Campaign for the prevention of cervical cancer in Bolivia.
In the context of May 28, International Day of Action for Women's Health, Catolicas por el Derecho a Decidir (Catholics for the Right to Decide, CDD/Bolivia) held a campaign for the prevention of cervical cancer, offering free pap smears to women residing in Villa Apana, a poor neighborhood in the south of the city.
This campaign set a target objective of serving 60 women, age 20 and older who had children. The women were given counseling about how the pap test was used for the early detection of cervical cancer or sexually transmitted infections (STIs), and based on the test results, they were referred to a specialized clinic for treatment. As Lucia Vargas, the campaign organizer explained, "We need to raise consciousness--among the population in general and among women in particular--on the importance of having regular pap smears to detect cervical cancer at an early stage, since this cancer can be treated if it is caught early enough. It is about exercising rights and part of women's reproductive rights."
In order to implement the campaign, Catolicas por el Derecho a Decidir partnered with the Chasquipampa clinic, whose medical staff took the samples and returned the results. The clinic also offered treatment in the case of STIs and referred women with cervical cancer to hospitals specializing in the treatment of this illness. CDD/Bolivia was responsible for the costs of the medical supplies used in taking the samples and also undertook an informative, consciousness-raising campaign among the women of Villa Apana over the course of the year.
Villa Apana is located in a resource-poor area of the city near Ovejuyo. It is nearly a rural settlement and has access to only limited basic services. The local school only goes up to eighth grade. Women work primarily as domestics or in the informal sector, and most of them have not completed high school. The local rural clinic has been closed due to the lack of medical personnel and supplies, which makes it difficult for the women to get regular medical care, much less a pap smear. As Vargas explains, "The right to health is a human right and that is why women should be able to access these services free from restrictions or exclusions."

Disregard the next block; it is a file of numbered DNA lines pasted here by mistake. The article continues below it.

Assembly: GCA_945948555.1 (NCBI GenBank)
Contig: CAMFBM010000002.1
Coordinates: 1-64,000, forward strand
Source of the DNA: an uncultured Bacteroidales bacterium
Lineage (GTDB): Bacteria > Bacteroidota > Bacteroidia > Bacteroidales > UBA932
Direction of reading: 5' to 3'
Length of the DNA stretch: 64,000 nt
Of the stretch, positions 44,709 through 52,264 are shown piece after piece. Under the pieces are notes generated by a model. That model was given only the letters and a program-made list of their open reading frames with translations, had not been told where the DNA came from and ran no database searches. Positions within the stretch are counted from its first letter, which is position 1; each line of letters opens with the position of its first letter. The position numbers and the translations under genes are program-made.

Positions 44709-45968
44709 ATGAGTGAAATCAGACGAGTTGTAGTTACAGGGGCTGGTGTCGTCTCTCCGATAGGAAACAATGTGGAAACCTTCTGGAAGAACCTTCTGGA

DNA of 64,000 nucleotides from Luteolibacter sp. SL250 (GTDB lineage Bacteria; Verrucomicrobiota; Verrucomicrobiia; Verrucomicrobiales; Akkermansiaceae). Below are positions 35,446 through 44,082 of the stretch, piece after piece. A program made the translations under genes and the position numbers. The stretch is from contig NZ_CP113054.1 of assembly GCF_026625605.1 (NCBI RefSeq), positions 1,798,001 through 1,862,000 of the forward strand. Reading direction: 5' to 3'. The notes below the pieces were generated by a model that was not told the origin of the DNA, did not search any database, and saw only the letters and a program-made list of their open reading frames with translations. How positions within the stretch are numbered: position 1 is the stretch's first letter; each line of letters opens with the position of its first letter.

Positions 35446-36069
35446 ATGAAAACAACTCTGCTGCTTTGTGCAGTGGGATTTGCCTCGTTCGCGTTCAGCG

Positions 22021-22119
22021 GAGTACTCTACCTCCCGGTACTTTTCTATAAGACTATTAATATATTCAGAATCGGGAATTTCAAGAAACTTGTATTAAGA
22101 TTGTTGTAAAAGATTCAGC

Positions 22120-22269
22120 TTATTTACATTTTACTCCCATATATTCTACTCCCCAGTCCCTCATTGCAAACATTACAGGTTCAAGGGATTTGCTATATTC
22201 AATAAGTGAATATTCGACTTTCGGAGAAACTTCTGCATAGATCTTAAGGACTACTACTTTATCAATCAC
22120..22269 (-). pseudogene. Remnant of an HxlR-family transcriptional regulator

CDD/Bolivia defends and promote sexual rights and reproductive rights. The organization has been working with young people and women in Villa Apana since early 2010 as part of the project "Education in Health, Sexual Rights and Reproductive Rights for Women and Young People for the Prevention of Maternal Mortality and Adolescent Pregnancy in Chasquipampa, Ovejuyo and Villa Apana in the Municipality of La Paz." This campaign will be repeated in the other two zones of the municipality in the coming months.
Cervical cancer is caused by the human papiloma virus (HPV), which is transmitted through unprotected sexual intercourse. Pap smears can detect this STI in its early stages (as well as cases of cervical cancer). According to Bolivia's Ministry of Health, four women die every day in this country as the result of cervical cancer, which could be prevented by having a yearly pap.
* For more information, contact Silvia Salinas, CDD/Bolivia, cddbolivia@ catolicasporelderechoadecidir.org.
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|Title Annotation:||NEWS AND MEETINGS|
|Publication:||Women's Health Journal|
|Date:||Jul 1, 2010|
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